War of the Rebellion: Serial 118 Page 0349 CORRESPONDENCE, ETC. - UNION.

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work was more than he with the few officers he had to assist him could accomplish, and his success though very commendable has come short of his wishes. I have made such recommendations to the General-in-Chief as I hope will insure in future a better state of the camp. The paroled troops at the camp belonging to regiments serving in the West have been ordered to Camp Chase and Benton Barracks, pursuant to General Orders, Numbers 72, of June 28, 1862, which was perhaps the chief object hope to be gained by these complaints.

I have the honor to be, very respectfully, your obedient servant,

W. HOFFMAN,

Colonel Third Infantry, Commissary-General of Prisoners.

OFFICE COMMISSARY-GENERAL OF PRISONERS,

Washington, D. C., March 12, 1863.

Brigadier General J. H. MARTINDALE,

Commanding District of Washington, Washington, D. C.

GENERAL: I have the honor to inclose herewith rolls of citizen prisoners held in Old Capitol Prison who under the direction of the Secretary of War will be embarked on board the steamer State of Maine on Saturday, the 14th instant, under the charge of Captain J. E. Mulford, Third New York Volunteers, for City Point via Fort Monroe, there to be exchanged for prisoners to be delivered from Richmond. It is possible that some of those on the Old Capitol Prison list may be charged with offenses which will debar them from the privilege of an exchange, and others may be added to the list. Please direct that all shall be prepared to embark on Saturday and have rations issued for the voyage. Three days will I presume be sufficient. Each prisoner will be permitted to take for himself such reasonable supply of clothing as he may have in use and a sum of money to exceed $500; but this allowance will depend somewhat ont the person and the circumstances. A guard will be ready to receive the prisoners on the steamer, and it will only be necessary to conduct them from the prison to her. Prisoners are expected from Sandusky to go in the steamer and I am therefore unable now to say at what hour she will be ready to leave, but by to-morrow evening I will be able to fix the time. Have the kindness to direct that the accompanying rolls be delivered to Captain Mulford with the prisoners. Charles K. Sherman, now a prisoner at the Old Capitol, is not to be exchanged at present; and though his name is not on the list I think it best to mention his case lest by accident he should be included among those sent to the steamer.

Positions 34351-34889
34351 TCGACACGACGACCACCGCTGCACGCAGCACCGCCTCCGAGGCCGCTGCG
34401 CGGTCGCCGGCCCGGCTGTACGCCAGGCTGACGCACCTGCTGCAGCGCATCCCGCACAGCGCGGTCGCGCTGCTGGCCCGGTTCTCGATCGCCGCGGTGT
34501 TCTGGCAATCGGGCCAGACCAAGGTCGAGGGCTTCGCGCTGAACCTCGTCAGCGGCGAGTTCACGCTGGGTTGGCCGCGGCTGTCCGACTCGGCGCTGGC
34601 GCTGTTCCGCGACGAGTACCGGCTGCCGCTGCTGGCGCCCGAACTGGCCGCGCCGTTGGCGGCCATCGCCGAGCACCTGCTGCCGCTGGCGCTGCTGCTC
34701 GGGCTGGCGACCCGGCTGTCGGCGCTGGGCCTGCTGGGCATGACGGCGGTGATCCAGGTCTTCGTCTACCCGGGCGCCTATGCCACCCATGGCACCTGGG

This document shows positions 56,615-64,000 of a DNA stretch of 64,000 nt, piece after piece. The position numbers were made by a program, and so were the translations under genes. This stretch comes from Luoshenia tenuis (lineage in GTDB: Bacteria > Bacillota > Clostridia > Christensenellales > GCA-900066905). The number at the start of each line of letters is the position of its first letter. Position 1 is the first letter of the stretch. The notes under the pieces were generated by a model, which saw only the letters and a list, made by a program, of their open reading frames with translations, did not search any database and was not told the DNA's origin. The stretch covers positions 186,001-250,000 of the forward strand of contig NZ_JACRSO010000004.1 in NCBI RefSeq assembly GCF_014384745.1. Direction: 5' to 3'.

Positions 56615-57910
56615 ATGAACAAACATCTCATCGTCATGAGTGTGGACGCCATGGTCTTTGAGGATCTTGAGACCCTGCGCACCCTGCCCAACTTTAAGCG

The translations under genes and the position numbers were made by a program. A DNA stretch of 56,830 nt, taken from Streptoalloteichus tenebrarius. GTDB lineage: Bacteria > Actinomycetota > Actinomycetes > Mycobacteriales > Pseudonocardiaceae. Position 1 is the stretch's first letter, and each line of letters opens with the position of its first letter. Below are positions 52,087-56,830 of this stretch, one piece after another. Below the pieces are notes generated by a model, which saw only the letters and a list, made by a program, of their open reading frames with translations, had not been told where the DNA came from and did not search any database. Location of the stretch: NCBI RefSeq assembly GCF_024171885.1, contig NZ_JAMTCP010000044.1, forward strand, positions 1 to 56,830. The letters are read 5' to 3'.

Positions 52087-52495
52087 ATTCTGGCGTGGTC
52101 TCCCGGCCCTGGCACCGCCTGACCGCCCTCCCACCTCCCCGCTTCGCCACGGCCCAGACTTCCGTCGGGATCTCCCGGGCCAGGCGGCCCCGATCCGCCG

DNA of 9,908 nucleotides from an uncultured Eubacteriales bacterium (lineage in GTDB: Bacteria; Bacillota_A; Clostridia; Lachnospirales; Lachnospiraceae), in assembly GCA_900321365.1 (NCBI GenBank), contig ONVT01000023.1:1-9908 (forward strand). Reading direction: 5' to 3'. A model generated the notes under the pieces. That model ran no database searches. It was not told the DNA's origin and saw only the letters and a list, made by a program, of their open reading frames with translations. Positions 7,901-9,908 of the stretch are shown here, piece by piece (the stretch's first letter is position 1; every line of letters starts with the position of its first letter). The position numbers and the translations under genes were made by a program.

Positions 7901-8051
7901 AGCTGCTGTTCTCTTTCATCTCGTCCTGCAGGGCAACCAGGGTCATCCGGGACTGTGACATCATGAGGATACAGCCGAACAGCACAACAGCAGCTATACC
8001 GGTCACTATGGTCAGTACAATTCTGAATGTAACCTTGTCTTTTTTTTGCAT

Very respectfully, your obedient servant,

W. HOFFMAN,

Colonel Third Infantry, Commissary-General of Prisoners.

P. S. - Since writing the foregoing I have learned that the are prisoners at the Old Capitol whose names have not been furnished to me. I expect a list this morning and will send it to you as soon as received.

W. H.

OFFICE COMMISSARY-GENERAL OF PRISONERS,

Washington, D. C., March 12, 1863.

Colonel H. BE. CARRINGTON,

Eighteenth Infantry, U. S. Army, Indianapolis, Ind.

COLONEL: In reply to your telegram of the 5th instant to the Adjutant-General I have the honor to inform you that the General-in-Chief